Even worse, at my current shul they auction off honours at the start of the service.  I had heard of honours being auctioned on Simchat Torah in return for gifts to tzedaka (charity) or to the shul, but until last year I had not seen them auctioned off for ‘learning’ (Torah study).  The idea is to get the whole community to study the whole of the Mishnah each year, so Simchat Torah honours are auctioned off for a number of chapters of the Mishnah and sometimes for pages of Talmud.

I don’t like this for a couple of reasons.  At the moment I can’t commit to much in the way of Torah study because of my depression.  Last year the bidding started at thirty chapters of Mishnah; I’m not sure that I managed that number over the last year (I think I managed about twenty-nine).  Plus I’m working my way through the Mishnah in order, whereas people seemed to be assigned Mishnayot based on the number of chapters they bid for, so I would probably get some other section to what I am currently studying.  Plus, as I’ve said before, I’m really sensitive about how much Torah study I do and the fact that I never went to yeshiva and can’t really study Talmud independently, so this is very anxiety- and inferiority-provoking for me (from that point of view, bidding in terms of study is more equitable than bidding in monetary donations, but still creates a hierarchy of high-achievers and under-achievers, and I’m very much in the second category).  In any case, I object to advertising how much Torah study I do and I don’t even want the honours on offer (mostly reading stuff out or carrying the Torah scrolls in the dancing).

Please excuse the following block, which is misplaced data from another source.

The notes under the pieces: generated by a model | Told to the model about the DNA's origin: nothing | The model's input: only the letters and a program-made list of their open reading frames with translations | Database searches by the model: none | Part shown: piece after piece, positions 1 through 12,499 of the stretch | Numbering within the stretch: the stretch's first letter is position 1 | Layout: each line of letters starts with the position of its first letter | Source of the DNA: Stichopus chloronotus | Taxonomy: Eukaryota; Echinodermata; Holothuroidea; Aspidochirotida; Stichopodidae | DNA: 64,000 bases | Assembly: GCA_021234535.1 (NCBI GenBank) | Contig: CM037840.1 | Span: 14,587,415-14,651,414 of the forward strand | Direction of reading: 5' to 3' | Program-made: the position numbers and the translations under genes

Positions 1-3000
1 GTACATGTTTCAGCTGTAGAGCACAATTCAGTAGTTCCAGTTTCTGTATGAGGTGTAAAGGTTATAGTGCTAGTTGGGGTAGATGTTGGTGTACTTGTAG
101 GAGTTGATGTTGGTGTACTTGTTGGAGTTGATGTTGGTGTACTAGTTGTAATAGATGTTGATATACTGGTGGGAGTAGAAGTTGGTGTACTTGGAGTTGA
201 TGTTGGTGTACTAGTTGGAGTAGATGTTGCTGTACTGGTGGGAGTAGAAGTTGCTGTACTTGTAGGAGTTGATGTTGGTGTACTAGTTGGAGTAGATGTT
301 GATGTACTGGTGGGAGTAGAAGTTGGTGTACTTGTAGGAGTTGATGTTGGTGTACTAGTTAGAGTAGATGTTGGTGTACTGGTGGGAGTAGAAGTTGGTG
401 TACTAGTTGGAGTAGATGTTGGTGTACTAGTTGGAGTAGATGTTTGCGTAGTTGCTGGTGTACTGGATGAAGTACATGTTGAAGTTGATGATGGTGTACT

So, I had decided to skip Simchat Torah this year, although I’m undecided about how much to skip: leave before the dancing starts or miss Ma’ariv (the evening service) too?  Or don’t even go for Mincha on Shmini Atzeret?  I’m not sure, and it will partly depend how depressed I feel and when they do the auctioning.  The problem is that the three biggest honours (chatan Torahchattan Bereshit and the person called to the Torah with all the community’s children), which are not auctioned, but given to three people who have done a lot for the community, are going to friends of mine.  I feel I ought to go to support them, but I just can’t face it.  My Dad said to email them to apologise, but I can’t face admitting to all my issues (one knows a bit about my issues, one knows that I have some health problems, but not that they are mental health problems and one doesn’t know why I’m mysteriously absent from shul for long periods at all).  So, this will be a more difficult Simchat Torah than most.  I hope I can just quietly slip away after Shmini Atzeret Mincha, but I have a feeling that it won’t be that easy.